Discipleship? We don’t need no stinkin’ discipleship!

In the movie, “The Treasure of the Sierra Madras, Humphrey Bogart confronts a group of bandits posing as Mexican police.  When the bandits can’t produce any proof that they are Federalies, they give one of the most famous lines in all of Hollywood.

“Badges? We ain’t got no badges. We don’t need no badges! I don’t have to show you any stinkin’ badges!”

Unfortunately, I have discovered the same could be said of discipleship in 20th century America. “Discipleship?  What discipleship! I don’t have to show you any stinking badge of discipleship!”

Discipleship in our churches has been replaced with programs, entertainment and an intellectual approach to scripture. It appears, at least to me, that the ancient ways of discipleship in the eras of long ago have eroded into a shallow, vain and even depressing religion. Some churches claiming to have discipleship as a core function actually are nothing more than some program one goes through in a Bible class or small group study.

So, just what is discipleship? Discipleship is simply the process of being conformed to the image of Jesus Christ through the lifespan we have on earth. Discipleship is growth. Discipleship is discipline. To get a better understanding about what it really means to be a disciple one has to travel to the East…where the concept has its roots and is still accepted even to this day.

During Jesus’ days on earth, the concept of a master/disciple was common. The society of the day completely understood the idea of being learning from one who has mastered life. Today, one can travel to Asia and see the very same idea played out in Hinduism, Buddhism and even Islam. I’m not sure why the American church has decided to completely abandoned such an idea. Perhaps we believe people will thing we are Buddhists. Yet, Jesus’ model of teaching and imparting life was precisely through the process of a master/servant/disciple relationship.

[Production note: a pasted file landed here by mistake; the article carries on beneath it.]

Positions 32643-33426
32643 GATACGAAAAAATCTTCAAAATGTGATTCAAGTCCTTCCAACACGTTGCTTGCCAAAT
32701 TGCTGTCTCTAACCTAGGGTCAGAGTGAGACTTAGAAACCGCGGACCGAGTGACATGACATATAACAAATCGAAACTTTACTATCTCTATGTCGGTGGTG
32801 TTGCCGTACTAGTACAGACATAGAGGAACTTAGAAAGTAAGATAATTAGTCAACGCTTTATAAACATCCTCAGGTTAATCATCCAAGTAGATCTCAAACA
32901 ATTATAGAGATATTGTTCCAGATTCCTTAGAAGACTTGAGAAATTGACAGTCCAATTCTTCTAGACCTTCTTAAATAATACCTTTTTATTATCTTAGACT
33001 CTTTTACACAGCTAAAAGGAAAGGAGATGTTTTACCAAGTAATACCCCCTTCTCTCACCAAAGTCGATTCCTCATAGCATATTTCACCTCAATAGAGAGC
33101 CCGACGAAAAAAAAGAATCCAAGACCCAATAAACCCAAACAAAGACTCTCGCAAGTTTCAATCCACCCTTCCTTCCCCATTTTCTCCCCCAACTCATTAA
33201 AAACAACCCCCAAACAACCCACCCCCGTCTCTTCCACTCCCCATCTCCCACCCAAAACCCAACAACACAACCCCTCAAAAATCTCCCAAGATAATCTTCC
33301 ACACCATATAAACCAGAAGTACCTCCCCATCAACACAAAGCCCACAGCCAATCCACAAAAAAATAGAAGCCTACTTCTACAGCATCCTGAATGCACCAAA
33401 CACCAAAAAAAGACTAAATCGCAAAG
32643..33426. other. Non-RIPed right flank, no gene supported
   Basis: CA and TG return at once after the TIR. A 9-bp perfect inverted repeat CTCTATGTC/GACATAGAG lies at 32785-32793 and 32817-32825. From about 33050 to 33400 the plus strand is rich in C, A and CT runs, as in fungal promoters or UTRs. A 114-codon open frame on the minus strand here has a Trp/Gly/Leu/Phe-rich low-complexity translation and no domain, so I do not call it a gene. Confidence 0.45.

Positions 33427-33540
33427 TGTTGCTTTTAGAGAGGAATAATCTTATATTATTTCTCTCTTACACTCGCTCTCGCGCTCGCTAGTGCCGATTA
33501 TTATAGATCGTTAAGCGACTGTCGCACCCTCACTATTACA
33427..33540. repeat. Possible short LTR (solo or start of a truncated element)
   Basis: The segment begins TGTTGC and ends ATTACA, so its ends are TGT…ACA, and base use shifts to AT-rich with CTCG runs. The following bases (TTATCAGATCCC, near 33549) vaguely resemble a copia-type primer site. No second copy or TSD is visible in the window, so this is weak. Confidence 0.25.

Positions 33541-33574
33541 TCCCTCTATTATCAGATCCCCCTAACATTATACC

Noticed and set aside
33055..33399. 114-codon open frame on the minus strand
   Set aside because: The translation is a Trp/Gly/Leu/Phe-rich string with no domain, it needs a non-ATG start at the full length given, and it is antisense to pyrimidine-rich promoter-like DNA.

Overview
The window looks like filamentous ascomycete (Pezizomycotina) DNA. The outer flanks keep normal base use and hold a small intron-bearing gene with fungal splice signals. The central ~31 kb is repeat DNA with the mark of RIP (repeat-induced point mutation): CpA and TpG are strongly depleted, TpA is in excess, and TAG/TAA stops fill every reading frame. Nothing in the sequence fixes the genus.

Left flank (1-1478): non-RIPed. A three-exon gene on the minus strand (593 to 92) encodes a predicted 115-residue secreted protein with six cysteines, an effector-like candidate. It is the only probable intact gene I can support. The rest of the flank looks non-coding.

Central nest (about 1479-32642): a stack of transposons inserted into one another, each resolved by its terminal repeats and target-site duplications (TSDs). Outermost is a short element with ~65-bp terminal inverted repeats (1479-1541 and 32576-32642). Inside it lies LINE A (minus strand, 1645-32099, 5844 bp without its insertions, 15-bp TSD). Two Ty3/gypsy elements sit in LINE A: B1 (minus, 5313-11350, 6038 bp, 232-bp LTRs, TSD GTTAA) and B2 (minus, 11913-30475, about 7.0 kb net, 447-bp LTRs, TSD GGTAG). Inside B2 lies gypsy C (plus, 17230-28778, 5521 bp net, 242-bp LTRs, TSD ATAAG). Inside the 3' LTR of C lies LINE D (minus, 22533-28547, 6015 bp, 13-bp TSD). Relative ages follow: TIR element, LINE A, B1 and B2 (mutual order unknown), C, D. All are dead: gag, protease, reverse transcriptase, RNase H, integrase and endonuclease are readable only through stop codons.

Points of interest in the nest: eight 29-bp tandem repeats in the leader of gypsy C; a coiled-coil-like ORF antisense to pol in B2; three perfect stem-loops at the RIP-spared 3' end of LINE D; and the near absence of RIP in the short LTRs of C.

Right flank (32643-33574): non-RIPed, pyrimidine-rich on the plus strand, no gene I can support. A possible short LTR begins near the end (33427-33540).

The master is the one who teaches through example, words and action. Jesus’ early disciples followed him through thick and thin. They listened to spiritual teaching and watched the Spirit working through their master. They would soon discover that this same Spirit would move through them. However, there is one extremely important ingredient needed to make discipleship work: Relationship. Without relationship, it is impossible to disciple someone. That’s why I am astonished and perplexed when I hear pastors discuss how they disciple their churches.  None have been able to explain to me how they have managed to disciple 500 members of their church effectively. Why? because it is impossible to do so. Perhaps that is part of the problem.

Today’s church member’s idea of discipleship simply means going to church, hearing a sermon, singing some songs and dumping money into a collection plate. The more serious “disciples” go to Bible class.  And the most serious disciples actually attend morning, evening and Wednesday services.

That is not discipleship.